...has a seat at the data table, no matter what your background is. You might be an English major and art history major and you'll be like, man, I can't be at the data table. Bull yes, you can, because you have personal experience that can be applied to the data. I think that right there, maybe Ada might be one of the big fears right and that is data and analytics is going to take over my job, when in reality we don't want to eliminate the human element. We want to combine the human element and the data element together, and in some cases the data element will supersede the human element and in some cases the human element will supersede the data element, but we don't want to rid the human element. If you have a gut feel, awesome, share your gut feel. Now we have to have that objective mindset. We can't look for data to support it, but we can study the data and in some cases the data is going to show us our gut feel is off, some cases it will support it. And so never forget that not only are you gonna have data literacy, the skills, but I want your human skills, your experience, your background, your creativity, the human side of this attached or applied with the data, and that varies both the human skill and the data skill across this spectrum that you're talking about. Yeah, there's a lot of subject matter experts within organizations with just a bit of data skills can become really super superheroes at their job and really augment what they do. So that subject matter expertise is often not talked about when thinking about the literacy because it's so important when combined with data literacy, because otherwise just pure the literacy skills are not going to be useful with that that business expertise. They're not that and and that's that's a key. I think historically you could silo off the business side and and and I shouldn't say you could, you shouldn't have, but that's how it was done. Right, you silo the business side, silo the data side. In reality we need those things working together and I think if we can change the mindset around data and analytics too, to help people understand they are tools to help you do earn your job, then every business employee can enhance their data literacy skills to enhance their business skills right, to enhance what they're doing. And I think there shouldn't be a gap anymore. Right, there shouldn't be this divide between these worlds. They need to go together. I couldn't agree more. So the definition that you lay out for their literacy involves reading, working with analyzing and communicating with data. Right, I'm gonna try this thought exercise. You know, if I'm someone that has basic skills, I don't have any data skills. I know that I need to grow my data literacy skills, but I don't know what that end state of day literacy looks like. Can you work a more detail which each element looks like in that definition? Yeah, so I have a friend, his name is Brent Dykes. I'm going to lunch with him tomorrow and he came up with a term that I have grown to use and I really love, minimum viable proficiency, right, and that's that's like an M v P. You get minimum viable product. Here we're gonna call minimum viable proficiency and I'm not gonna necessarily use what he did. He has an article or a blog post on his website about it. But we we have to think if you don't have much skills there. Number One, can you interpret data? And in a lot of cases that data might come to you in a visualization. Do you have a real good ability to interpret and understand what that visualization is saying to you? That's like a descriptive analytic right. Do you have that ability to understand the line charts, the bar charts, the dimensions of the visualization that is in front of you. Minimum viable proficiency and do you have the ability to work with it? Can you filter it? Can you adjust it? Can you get new viewpoints? Can you look at it differently? Can you analyze it to help find insight? This might be, though, and I don't know if this is how my mind truly thinks about it, but I say this because analyzing it can be complicated to think about when you think of the four levels of analytics. It might just be that you are good at asking questions of it and you know the right people to communicate with and you can effectively communicate with those people and say look, I manipulated, I worked with I changed the data visualization to look like this. I personally think this is what is happening behind the scenes that is driving the visualization to look this way. Can you help me understand? If that's right, then the technical person then can take that away. There should be constant communication between these people to understand if the interpretation was right. Can they get to the insight? Then maybe the find herbal final MVP thing here is, can people make a decision with what they're finding right, because the end goal of data and analytics should be to empower decision making. That's what it should be. And so it's great if you can read a data visualization, work with it, maybe even build one, make it so beautiful, analyze it, communicate with it, and then if you don't know how to make a decision, I'm sorry, I'm...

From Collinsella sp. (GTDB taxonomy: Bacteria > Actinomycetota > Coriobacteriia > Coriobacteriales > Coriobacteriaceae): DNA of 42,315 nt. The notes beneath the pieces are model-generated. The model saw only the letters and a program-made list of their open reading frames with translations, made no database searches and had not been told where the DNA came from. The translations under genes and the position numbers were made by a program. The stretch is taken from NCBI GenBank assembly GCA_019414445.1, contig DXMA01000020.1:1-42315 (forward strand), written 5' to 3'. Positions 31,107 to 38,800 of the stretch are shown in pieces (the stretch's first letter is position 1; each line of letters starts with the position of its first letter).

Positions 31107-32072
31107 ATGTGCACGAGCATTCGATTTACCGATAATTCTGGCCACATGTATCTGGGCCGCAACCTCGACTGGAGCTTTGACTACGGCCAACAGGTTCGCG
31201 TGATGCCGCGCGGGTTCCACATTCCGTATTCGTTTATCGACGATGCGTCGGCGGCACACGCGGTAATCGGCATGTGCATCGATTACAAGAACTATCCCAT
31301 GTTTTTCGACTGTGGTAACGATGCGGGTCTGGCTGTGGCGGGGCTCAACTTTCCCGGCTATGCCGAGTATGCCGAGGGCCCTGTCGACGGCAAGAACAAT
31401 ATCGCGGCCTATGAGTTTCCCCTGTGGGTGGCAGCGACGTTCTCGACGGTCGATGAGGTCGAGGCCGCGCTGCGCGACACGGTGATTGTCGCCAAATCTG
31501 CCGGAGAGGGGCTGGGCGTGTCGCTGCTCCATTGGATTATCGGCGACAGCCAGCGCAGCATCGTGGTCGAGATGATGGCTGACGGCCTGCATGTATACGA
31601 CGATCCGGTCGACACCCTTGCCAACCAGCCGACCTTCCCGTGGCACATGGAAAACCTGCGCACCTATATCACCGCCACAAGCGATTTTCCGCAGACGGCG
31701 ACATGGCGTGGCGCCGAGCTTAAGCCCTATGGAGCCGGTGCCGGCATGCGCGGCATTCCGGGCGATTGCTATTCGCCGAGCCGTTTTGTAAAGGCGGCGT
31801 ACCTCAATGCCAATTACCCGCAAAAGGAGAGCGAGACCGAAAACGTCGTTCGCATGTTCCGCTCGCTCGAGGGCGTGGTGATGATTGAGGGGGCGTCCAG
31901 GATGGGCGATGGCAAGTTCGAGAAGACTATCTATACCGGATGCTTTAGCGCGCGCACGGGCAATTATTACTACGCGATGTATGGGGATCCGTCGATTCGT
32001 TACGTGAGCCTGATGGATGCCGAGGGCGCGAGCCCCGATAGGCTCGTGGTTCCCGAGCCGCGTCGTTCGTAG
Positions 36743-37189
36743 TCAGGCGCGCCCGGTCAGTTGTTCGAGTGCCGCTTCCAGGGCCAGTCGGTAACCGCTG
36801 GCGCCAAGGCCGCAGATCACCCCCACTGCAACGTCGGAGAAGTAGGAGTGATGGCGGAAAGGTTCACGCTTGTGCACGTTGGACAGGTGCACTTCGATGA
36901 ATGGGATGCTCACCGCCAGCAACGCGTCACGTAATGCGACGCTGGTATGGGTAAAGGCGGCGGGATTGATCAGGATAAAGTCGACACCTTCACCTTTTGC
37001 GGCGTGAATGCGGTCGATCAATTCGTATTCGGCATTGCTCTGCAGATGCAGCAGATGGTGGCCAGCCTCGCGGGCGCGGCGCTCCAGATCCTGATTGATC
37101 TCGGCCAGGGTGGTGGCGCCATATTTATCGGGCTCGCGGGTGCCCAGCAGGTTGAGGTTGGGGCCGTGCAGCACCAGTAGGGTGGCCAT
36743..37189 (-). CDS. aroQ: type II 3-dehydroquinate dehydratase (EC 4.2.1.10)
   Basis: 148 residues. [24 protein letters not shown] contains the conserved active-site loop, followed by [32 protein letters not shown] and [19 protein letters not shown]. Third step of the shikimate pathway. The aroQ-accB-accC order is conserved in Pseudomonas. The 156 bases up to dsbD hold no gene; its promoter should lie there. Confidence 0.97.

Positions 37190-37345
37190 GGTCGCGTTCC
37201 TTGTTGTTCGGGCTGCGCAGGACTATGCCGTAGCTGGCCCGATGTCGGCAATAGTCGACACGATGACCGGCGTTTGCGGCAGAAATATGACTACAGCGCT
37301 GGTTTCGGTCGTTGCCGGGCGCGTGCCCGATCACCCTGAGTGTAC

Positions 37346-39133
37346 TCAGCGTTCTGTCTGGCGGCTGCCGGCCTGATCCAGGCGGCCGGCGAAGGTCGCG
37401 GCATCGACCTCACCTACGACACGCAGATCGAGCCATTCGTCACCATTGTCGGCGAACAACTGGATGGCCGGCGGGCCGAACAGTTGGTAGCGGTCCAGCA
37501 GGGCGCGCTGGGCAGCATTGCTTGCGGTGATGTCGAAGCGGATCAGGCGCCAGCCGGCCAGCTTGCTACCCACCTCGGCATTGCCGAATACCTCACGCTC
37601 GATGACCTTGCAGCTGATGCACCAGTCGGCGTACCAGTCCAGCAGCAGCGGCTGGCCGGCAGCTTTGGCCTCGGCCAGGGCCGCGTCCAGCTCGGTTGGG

...not sure what you did all that for. Right and it might be. The decision could be just a stand pack. The decision might be we just want to learn about these things, but hopefully that learning, or in probability that learning, will take you somewhere in a decision later on. But that's how to look at this. And then then you can there's varying levels of M v P based on roles, right, a data analyst, data scientists, a data engineer. But maybe the one skill universally across these in a data literacy perspective, that all either one need to improve on, or we will call it the secret sauce of data and analytics, and that's the ability to communicate with data. If you are a newcomer to this, can you communicate effectively to the technical people? If you are a technical person, can you simplify the language that you are using in data analytics so you don't lose your audience? Those are things that like I I call data fluency or the ability to communicate with data. I probably make it interchangeably between those two the secret source of data and analytics, because you could do everything right but then not be able to communicate it well, well, and then what was the point? And so those are like at the premise of this question was around like the minimum skills and stuff. Hopefully I've done a good job of communicating some of those out. Yeah, definitely. I couldn't agree more on the importance of data storytelling and like communication skills. I think the biggest pitfall technical folks, for example, fall into is that they have an executive in front of them and they're like, this is this machine learning model, it's a support vector machine. We have been able to improve the accuracy by zero point zero pound percent by improving this feature and that hyper parameter, and then you lose the room, even if your solution is super useful. Absolutely, and I was. I was with the CEO of I would call it a tool or technology that simplifies data science. That might be how I describe it, and I asked that CEO how many data signed and I don't remember exactly how I worded it, but how many data scientists would you have present to like your c suite or your executive team, your board? And he just put up a zero with his hand, and I don't think that's necessarily fair in the sense there are data scientists who can communicate, but I would say the argument for the premise of why he put up a zero rings true. A data scientist, a data engineer, machine learning engineer, they're not trained on communication, and so we have to empower everybody with better data storytelling and communication ability so that we aren't losing things right, that we aren't missing out on some of these cool analyzes and things that we could do. So what's wonderful as well about the book is that you also go beyond definitions. You really talk about, you know, how day literacy impacts different aspects of the organization, especially how it relates to its entire data and political strategy, and you call this the day literacy umbrella. So can you walk us through at a high level what that data literacy umbrella looks like? Well, if you think about everything like someone might say to me, how does data literacy impact or work with data governance? Well, if you've improved data literacy and people, hopefully you're improving their understanding of why data governance matters. Right. If, under your data literacy umbrella part of it is machine learning, you said Ai Literacy earlier. Right. I don't need everybody to learn how to code machine learning or truly understand what the AI is doing behind the background, but they better have literacy around it so that you can communicate, you can talk about it. Hopefully we're removing fear of the unknown again data scientists. Right under the data literacy umbrella you might have data science. You don't have to be the technical one doing the statistics, doing those models, but do you have an understanding of what it's doing and why it's working? So there's this fundamental if you think about data and analytics holistically, that umbrella probably covers every single topic. Doesn't mean that you have to be technical or proficient in them, but you're understanding your foundational level. Do you have a comfort with it? Can you confidently talk about it? Could you read it like you don't need to know what the AI is doing on the back end, but it might spit out some results to you. Can you read it and interpret it? So think about that as the umbrella. Data Literacy encompasses all those spaces so that we can just be comfortable with it. And it takes time to get there. I understand that people need to realize that. Again, you can't take a two hour course and say, boom, I've got it all, but you can put strategies in place to empower this and you can find different areas. Oh, you're the marketing team. Well, the data science team has deployed a machine learning algorithm. Let's get their data literacy on that started. It could be you have data analysts, all these different things, but it's not that one size if it's also find those areas, find where you fit under the umbrella, build a holistic data literacy strategy and empower a workforce to succeed with data. I couldn't agree more, and especially on the AI literacy. Understanding what an AI system is and whether it's outputs necessarily makes sense. I think that also empowers the workforce to not only challenge an AI system...